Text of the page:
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United States Department of Agriculture

Agricultural Research Service

Title: Effect of Soil Water on Apparent Soil Electrical Conductivity and Texture Relationships in a Dryland Field.

Authors
item Mccutsheon, M.C. - NORTHERN COLORADO WATER C
item Fahahani, J.J - INTERNATIONAL CENTER FOR
item Stednick, J.D. - FORESTY, RANGE AND WATERS
item Buchleiter, Gerald
item Green, Timothy

Submitted to: Biosystems Engineering
Publication Type: Peer Reviewed Journal
Publication Acceptance Date: January 6, 2006
Publication Date: March 24, 2006
Citation: Mccutsheon, M., Fahahani, J., Stednick, J., Buchleiter, G.W., Green, T.R. 2006. Effect of Soil Water on Apparent Soil Electrical Conductivity and Texture Relationships in a Dryland Field. Biosystems Engineering (2006) 94,19-3

Interpretive Summary: Precision farming is a relatively new management approach that seeks to apply the right input (e.g. fertilizer, pesticide) at the right time and place in a field to minimize production costs and/or maximize yield. Since soil in a field is naturally variable, maps of management zones are useful in determining where and how much fertilizer, etc to apply across a field. Several approaches have been developed to determine management zones easily and inexpensively. One popular approach is to use the soil’s apparent electrical conductivity (ECa), which is the ease that electricity passes through soil. Previous research has shown ECa is primarily affected by salinity levels, texture (% sand, % silt, % clay), and water content of the soil. Equipment is available to quickly map ECa of two different soil layers over large fields. Concurrent with mapping, soil samples are taken at specific locations in the field for subsequent analysis in the lab. Various statistical procedures are used to determine how well ECa is correlated with the various soil parameters. If the salinity level of the soil is low, ECa is usually correlated most strongly with soil texture and water content. This study of a dryland field with a wheat-fallow cropping system, focused on evaluating the statistical correlations between ECa and various soil parameters, to determine whether ECa data were useful in developing maps of management zones useful in precision farming. Results indicated that soil water content was the dominant factor affecting ECa . Thus the temporal variation in water content over the cropping and fallow periods, severely limited the use of the weaker correlation of soil texture and ECa , to make useful management zone maps.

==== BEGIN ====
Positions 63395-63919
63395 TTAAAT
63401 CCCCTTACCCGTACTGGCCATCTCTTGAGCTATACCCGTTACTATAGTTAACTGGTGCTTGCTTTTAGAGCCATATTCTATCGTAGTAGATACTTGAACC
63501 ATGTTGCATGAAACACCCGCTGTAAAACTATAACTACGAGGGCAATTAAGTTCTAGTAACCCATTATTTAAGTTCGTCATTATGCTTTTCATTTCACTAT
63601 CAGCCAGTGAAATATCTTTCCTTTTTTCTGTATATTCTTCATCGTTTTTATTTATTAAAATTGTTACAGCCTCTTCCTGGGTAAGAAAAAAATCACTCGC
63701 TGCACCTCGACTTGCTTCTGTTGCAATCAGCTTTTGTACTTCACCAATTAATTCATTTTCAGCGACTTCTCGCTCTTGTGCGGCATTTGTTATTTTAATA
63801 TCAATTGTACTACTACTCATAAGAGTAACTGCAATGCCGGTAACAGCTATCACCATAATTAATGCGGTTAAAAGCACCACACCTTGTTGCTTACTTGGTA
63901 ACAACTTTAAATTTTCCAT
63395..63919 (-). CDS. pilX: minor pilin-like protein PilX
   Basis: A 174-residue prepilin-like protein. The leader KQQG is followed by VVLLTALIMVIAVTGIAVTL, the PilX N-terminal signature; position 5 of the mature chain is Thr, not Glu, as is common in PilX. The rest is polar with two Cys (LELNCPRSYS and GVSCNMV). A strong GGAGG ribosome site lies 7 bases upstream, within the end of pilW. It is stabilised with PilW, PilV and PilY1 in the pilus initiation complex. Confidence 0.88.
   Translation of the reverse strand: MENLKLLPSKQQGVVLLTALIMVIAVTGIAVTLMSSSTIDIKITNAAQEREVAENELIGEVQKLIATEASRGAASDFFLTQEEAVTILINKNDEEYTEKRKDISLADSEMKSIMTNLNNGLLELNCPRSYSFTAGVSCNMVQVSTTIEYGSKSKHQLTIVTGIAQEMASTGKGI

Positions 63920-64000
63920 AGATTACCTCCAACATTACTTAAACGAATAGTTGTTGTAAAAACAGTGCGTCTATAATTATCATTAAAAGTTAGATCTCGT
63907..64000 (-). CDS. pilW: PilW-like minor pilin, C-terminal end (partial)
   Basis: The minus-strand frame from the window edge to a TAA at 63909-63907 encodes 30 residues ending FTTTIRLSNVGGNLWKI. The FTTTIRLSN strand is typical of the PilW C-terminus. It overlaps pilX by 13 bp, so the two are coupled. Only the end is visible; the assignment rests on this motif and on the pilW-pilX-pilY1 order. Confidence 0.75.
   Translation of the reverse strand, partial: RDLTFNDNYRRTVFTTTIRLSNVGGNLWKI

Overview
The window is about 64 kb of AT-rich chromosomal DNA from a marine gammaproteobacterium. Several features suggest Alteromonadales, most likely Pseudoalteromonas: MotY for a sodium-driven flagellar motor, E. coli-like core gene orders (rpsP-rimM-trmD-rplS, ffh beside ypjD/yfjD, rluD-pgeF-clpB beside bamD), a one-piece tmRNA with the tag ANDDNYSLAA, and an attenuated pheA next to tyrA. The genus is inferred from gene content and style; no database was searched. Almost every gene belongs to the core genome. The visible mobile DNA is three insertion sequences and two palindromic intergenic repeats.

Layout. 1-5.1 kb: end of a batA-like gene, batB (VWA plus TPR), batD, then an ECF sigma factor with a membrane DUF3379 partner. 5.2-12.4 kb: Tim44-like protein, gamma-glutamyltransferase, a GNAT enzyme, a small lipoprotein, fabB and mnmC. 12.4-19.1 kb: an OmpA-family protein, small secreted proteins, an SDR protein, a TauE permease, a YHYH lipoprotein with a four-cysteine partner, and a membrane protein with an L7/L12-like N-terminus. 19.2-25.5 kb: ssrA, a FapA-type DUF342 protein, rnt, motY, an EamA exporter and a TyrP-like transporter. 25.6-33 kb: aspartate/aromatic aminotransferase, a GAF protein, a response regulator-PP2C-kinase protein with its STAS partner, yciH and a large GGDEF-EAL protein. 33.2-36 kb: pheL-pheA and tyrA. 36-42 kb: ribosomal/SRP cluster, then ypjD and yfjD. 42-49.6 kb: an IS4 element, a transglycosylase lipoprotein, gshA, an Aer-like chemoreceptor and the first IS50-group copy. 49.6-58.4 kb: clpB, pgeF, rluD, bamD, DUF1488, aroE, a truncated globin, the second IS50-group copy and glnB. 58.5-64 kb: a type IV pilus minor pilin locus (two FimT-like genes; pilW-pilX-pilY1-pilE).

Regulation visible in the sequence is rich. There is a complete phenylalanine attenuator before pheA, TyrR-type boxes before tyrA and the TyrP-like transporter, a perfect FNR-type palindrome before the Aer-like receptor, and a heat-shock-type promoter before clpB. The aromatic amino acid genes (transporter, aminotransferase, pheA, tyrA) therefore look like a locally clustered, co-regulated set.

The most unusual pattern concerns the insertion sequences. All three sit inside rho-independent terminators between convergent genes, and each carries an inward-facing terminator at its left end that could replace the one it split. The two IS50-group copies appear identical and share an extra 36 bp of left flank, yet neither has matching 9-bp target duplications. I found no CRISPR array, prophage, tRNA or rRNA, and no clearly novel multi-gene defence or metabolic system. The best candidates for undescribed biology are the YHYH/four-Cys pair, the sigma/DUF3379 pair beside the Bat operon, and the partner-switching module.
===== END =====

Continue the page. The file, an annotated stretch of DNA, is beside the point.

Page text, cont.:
Technical Abstract: Precision farming (PF) research has shown that when high salinity levels are not present, apparent soil electrical conductivity (ECa) is usually strongly correlated with soil texture. Mapping ECa has been promoted as a means for identifying management zones that are needed for variable application of various production inputs. Research results have shown the practical utility of this mapping is sometimes elusive because of changing relationships between ECa and transient soil properties such as soil moisture. This study explored relationships between ECa and soil properties and evaluated the usefulness of ECa mapping to infer soil texture when soil moisture content changed between mapping dates. ECa mapping of a 110 ha dryland field with 12 alternating wheat and fallow strips, was done 4 times over a 2 year period. Soil samples from 198 locations within the field were also analyzed for texture, volumetric water content, pH, and fertility levels. Based on several statistical tests and procedures, correlations of ECa and various soil parameters indicated that soil moisture was the dominant factor affecting spatial and temporal ECa variability. Thus because of the relatively low soil water contents in this dryland field, ECa maps have limited utility in representing the spatial variability of soil properties, particularly soil texture.

Last Modified: 4/20/2014
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